Lauría: Social media is allowing many people to use other vehicles of communications. It’s already having an impact. We have documented attacks against journalists, activists, writers who are active on social media. According to Espacio Público, in the last two years, there have been more than 40 attacks against these people.

Emails and Twitter accounts have been hacked. Compromised accounts have been used to transmit messages that favor the government and insult and attack journalists or members of the opposition. There’s a group which has been attributed to some of these attacks called N33. Apparently they have aligned themselves as being pro-government, and have said they’ve been responsible for some of this hacking of websites and Twitter accounts of critical journalists.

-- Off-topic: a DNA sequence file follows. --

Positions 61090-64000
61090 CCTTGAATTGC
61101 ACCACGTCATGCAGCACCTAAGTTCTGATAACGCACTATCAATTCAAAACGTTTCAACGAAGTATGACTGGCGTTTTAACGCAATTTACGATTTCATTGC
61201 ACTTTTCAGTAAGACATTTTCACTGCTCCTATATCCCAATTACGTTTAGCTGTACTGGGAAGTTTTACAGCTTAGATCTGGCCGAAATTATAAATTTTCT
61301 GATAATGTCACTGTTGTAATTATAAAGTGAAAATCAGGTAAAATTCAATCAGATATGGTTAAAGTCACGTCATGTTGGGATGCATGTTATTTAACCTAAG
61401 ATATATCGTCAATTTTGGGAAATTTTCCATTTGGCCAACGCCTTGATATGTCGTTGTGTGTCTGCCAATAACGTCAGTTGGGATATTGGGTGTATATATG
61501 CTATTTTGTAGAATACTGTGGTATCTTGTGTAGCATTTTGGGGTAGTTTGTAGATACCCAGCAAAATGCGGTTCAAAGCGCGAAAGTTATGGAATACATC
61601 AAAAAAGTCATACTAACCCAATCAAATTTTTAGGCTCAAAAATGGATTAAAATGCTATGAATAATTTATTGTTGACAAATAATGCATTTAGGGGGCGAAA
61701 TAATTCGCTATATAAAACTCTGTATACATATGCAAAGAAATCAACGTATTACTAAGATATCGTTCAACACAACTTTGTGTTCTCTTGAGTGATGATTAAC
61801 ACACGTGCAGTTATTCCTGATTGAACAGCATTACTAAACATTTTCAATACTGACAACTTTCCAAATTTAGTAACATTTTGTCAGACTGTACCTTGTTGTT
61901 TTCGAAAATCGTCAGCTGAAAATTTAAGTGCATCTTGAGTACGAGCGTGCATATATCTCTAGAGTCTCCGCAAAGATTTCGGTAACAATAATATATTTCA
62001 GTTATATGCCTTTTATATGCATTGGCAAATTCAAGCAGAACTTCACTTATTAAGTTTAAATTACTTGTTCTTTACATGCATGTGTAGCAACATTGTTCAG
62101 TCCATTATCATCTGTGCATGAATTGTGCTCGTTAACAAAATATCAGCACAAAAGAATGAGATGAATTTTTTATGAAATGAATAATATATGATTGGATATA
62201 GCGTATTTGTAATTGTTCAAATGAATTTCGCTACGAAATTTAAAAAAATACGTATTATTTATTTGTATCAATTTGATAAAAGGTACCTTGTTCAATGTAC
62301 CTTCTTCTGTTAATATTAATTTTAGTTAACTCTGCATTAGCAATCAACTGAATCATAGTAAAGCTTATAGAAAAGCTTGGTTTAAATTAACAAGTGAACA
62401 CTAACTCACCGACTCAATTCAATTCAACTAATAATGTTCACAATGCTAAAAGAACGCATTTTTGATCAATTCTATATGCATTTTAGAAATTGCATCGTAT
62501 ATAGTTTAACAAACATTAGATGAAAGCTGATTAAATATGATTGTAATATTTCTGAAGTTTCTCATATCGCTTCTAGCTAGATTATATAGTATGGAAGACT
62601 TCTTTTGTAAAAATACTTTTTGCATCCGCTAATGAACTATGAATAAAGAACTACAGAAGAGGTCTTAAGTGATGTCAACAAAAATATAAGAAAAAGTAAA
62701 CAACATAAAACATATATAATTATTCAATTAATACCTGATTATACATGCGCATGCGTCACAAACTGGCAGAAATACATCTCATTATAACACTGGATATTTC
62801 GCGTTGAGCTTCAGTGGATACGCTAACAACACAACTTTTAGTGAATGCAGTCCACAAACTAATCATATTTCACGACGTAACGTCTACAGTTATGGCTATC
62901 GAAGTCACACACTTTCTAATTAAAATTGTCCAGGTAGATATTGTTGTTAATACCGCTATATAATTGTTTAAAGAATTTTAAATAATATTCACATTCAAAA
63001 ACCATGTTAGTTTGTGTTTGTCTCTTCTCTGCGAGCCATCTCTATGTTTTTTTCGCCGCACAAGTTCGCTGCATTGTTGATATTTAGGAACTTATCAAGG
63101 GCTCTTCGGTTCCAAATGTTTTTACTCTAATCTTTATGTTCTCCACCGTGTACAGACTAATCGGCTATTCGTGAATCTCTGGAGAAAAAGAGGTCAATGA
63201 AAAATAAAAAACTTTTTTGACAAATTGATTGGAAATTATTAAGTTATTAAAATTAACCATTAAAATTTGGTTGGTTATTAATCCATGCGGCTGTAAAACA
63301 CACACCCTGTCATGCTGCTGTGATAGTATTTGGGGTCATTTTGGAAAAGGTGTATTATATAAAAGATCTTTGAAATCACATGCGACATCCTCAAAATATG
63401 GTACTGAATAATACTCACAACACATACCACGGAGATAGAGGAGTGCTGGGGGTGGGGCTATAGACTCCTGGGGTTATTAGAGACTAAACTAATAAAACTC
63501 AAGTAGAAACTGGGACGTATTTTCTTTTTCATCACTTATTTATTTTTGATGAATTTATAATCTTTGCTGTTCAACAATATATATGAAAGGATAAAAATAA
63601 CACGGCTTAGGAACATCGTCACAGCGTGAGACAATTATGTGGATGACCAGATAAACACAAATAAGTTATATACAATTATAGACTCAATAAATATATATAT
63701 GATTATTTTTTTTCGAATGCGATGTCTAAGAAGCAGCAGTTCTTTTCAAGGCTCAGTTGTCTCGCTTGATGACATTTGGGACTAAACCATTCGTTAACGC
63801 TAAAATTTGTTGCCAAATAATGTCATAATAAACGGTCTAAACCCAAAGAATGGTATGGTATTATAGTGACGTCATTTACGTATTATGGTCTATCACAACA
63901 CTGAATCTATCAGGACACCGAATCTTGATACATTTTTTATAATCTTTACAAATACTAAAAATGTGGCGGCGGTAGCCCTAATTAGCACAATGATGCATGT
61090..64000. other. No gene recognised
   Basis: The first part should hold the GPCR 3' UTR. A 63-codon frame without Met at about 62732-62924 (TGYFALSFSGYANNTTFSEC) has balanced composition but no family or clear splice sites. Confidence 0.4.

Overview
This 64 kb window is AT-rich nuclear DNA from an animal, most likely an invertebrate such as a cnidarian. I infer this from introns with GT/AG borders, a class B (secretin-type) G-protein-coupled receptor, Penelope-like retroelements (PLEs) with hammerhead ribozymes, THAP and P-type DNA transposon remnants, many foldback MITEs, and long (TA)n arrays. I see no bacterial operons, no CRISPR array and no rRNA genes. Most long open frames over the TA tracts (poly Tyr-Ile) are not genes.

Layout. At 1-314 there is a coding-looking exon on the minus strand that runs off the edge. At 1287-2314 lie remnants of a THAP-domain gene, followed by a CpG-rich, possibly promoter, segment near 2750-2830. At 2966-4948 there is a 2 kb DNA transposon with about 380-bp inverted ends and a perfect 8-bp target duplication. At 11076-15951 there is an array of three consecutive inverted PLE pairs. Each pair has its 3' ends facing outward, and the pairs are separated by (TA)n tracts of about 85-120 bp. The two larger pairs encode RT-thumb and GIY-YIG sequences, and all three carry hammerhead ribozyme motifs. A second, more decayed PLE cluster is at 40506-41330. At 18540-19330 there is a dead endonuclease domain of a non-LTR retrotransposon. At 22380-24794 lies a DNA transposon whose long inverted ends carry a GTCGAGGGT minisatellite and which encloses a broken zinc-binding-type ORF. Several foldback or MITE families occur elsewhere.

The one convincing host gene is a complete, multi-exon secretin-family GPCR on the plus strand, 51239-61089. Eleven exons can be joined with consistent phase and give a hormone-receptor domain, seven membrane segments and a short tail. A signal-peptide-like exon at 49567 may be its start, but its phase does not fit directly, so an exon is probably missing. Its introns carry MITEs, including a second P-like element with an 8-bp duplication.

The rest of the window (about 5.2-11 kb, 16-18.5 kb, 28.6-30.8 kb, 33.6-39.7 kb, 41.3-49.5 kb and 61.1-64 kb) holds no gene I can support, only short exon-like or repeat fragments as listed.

AS/COA Online: How does the level of violence against journalists in Venezuela compare to other countries in the region, specifically to Mexico?

Lauría: There’s no level of comparison between Venezuela and Mexico. The problems in Venezuela are completely different from the problems in Mexico. I usually try not to establish comparisons between countries, because even countries that have perennial violence are different from each other because of the political context. So I think there are no parameters to compare what’s going in Venezuela and what’s going on in Mexico.

Mexico has clearly become one of the most dangerous countries for journalists in the world, not only in the Americas. Almost 50 journalists have been killed or disappeared since President Felipe Calderón took office in December 2006.